Every week, we tell you about an album we think you need to spend time with. This week's album is Starboy, the third retail album from the Weeknd.
After several years as a dedicated Weeknd Truther - “He was better when his mixtapes were lo-fi and filthy, like the content!” - I reconciled long ago with the glossy ascendance of our anti-hero pop star. Abel’s made it easier by making unforgettable smash hits, most of them from his Beauty Behind the Madness album, which came off underwhelming as a whole to fans and critics alike. But in his pursuit of stadium status, he elected to polish (not abandon) the anti-hero qualities to flourish in contexts unbeknownst to even him: a song about cocaine won a Teen Choice Award, which he pokes fun at on “Reminder,” his clapback to the critics with a Silence of the Lambo punchline not too far from an awkward Asian girl/lo mein play on words.
Starboy is a loose concept album where these contexts rear their heads together, providing ecstatic results when they mesh and generic results when they clone. The album’s sonically-bright/thematically-dark combo is one easily reminiscent of Views from his former counterpart: like the paranoid Aubrey protective of this throne, this Abel spends the course of 18 songs interchangeably fidgeting from and reveling in the temptations of his celebrity. It’s more difficult to pin down the true thread of the concept - boy taken by fame meets girl he treats like all the others, only to work through the error of his ways? - but there’s plenty to love in the sum of its parts when Abel exudes the undeniable confidence that got him in the good graces of the pop canon. It’s what makes a record like “Rockin’” so pleasing even if it sounds Hollister-ready, or “A Lonely Night” so danceable when working with an upbeat camouflage of the same fuckboyisms that made his career.
He’s unapologetically in the big league, handling the likes of Max Martin, Doc McKinney and Cashmere Cat with a grace that isn’t flawless, but unflinching in the risks it takes. While the edgy nuances of past Weeknd records struggle for air in a more predictable pop format, its standouts manage to rekindle that personal intensity while somehow cleansing the palette. The fuckboyisms remain intact, but perhaps there’s a subtle growth in the quest to be an everyman? “True Colors” is where the album really hits its stride, a slow-jam dedicated to finding the real in the woman he’s pursuing. After the somewhat-placeholder “Stargirl Interlude,” with Lana Del Rey introducing the idea of a counterpart to his troubled celebrity, we get “Sidewalks,” the best record on Starboy: an arena-rockish autobiographical gem where Abel’s pain finally reaches his sleeve and Kendrick Lamar delivers as he always does. It’s a vulnerability that’s easily forgotten through the increasing brightness of the Weeknd oeuvre, but to hear him flex in the face of past poverty reaps a much more satisfying reward than quips over petty romance.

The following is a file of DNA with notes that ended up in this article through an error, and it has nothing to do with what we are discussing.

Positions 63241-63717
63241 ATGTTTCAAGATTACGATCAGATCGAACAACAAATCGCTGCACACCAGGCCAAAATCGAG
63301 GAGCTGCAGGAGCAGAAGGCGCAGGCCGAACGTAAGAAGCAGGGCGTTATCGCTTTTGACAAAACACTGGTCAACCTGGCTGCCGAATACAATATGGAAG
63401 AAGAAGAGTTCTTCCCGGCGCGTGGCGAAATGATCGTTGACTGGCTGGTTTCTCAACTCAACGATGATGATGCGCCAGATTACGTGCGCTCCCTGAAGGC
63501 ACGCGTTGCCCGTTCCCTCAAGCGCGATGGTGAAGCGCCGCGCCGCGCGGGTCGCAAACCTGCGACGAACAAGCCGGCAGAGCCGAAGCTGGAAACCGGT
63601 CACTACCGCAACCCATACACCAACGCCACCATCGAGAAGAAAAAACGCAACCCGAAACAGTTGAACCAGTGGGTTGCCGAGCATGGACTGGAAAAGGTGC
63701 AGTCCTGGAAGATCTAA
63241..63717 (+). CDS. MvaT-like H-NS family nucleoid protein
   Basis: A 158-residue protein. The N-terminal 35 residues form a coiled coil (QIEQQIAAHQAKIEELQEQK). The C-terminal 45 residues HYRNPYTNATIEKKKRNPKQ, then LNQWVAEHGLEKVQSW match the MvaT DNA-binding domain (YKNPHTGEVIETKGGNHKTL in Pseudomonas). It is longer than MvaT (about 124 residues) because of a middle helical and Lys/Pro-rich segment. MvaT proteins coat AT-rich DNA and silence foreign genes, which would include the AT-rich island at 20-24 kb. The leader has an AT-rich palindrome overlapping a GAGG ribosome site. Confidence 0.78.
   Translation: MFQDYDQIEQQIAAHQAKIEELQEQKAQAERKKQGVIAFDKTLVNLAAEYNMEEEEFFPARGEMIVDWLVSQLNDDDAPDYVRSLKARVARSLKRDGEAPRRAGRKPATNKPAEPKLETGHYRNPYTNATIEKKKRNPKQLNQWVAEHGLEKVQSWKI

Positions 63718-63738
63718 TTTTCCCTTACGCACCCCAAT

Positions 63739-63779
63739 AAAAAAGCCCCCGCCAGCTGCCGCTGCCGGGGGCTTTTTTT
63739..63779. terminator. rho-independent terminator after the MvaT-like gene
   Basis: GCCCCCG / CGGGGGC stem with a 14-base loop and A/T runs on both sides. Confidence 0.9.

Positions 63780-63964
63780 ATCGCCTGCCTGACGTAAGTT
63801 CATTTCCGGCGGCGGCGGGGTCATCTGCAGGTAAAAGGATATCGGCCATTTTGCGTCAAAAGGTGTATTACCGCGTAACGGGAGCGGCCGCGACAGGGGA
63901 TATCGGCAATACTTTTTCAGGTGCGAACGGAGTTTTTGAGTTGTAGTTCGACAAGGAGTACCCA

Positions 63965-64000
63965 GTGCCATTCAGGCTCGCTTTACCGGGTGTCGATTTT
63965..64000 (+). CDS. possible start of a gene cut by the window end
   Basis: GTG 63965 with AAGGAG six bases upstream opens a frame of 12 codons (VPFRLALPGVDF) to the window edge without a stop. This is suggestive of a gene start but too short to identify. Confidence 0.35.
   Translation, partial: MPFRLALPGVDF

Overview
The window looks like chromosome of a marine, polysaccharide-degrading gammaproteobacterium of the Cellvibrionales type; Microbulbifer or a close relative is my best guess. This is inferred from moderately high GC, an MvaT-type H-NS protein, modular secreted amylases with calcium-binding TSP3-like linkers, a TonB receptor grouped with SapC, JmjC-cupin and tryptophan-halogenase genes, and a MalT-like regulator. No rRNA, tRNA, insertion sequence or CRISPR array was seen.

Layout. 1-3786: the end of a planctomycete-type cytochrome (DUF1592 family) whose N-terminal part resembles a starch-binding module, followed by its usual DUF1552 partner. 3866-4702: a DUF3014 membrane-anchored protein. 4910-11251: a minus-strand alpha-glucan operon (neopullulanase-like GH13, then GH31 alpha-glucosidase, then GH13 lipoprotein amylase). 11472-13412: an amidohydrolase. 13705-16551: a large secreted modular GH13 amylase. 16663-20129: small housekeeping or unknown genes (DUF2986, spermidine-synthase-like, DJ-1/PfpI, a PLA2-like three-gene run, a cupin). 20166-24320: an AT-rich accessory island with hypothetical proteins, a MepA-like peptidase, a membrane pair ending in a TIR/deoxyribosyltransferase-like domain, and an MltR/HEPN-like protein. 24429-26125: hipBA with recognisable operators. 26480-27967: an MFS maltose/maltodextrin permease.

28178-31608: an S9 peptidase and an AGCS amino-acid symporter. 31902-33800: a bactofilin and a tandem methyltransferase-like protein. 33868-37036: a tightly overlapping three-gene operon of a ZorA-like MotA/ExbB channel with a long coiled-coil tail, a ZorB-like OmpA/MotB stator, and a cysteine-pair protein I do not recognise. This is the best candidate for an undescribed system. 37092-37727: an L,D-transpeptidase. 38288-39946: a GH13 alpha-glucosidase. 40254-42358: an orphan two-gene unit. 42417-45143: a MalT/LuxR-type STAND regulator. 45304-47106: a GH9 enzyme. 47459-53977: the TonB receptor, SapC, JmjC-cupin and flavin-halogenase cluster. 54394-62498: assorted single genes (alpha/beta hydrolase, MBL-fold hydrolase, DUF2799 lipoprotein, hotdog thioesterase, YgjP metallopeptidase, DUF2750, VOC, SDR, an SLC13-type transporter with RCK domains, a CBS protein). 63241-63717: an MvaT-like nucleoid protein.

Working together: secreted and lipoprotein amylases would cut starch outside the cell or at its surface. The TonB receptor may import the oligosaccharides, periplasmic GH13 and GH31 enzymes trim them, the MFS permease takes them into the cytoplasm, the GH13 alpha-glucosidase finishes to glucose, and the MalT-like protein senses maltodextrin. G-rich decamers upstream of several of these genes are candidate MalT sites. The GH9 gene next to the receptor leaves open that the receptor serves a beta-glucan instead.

The back end of Starboy presents many a question over how Abel’s electing to handle the romantic in his music; from the scatterbrained perspectives found on “Love to Lay” and “Attention,” it’s unclear whether or not he’s sure. The former places him at the whim of a lover whose love is unreturned - suggesting a more cognizant repositioning of the vulnerability in his image - while the latter places him back in power as his lover is somewhere between jealous or desperate for his presence. “Ordinary Life” speaks to this as well, but aside from the Valhalla and Mulholland imagery, it’s difficult to feel the force of the danger coming his way, save for the wildness of a David Carradine punchline about ejaculating.
These tensions are best illustrated in Future’s song-stealing presence in “All I Know,” where his signature melodies of gleeful depravity play alter ego to a Weeknd looking to reconcile with his rockstar ideals for a woman he’s realizing he needs in his life. Round the album out with the melodramatic synth-pop of “Die for You” and the undeniable Daft Punk-assisted “I Feel It Coming,” the weightiness of the last three records make you wish the album’s concept held more cohesion and density in its execution.
Starboy is the portrait of a Weeknd in flux: it’s maximal, experimental, and compatible with any playlist. Aside from being his best retail album, a little digging shows the newfound revelations buried beneath the angst, giving confirmation of watching a new Abel in bloom. The bland or cookie-cutter mistakes on this album don’t feel like mistakes, but growing pains in a long road to becoming a household name quite like his idols. Trilogy is never coming back, and we shouldn’t want it back when we get to witness the chase for something greater. Abel’s only further arming himself to please any crowd, and he will with this effort, but it’s undoubtedly indicative of a future where even the Weeknd we know now may no longer be once he finds the balance to fulfill his own prophecy.
Michael Penn II (aka CRASHprez) is a rapper and a Vinyl Me, Please staff writer. He's known for his Twitter fingers.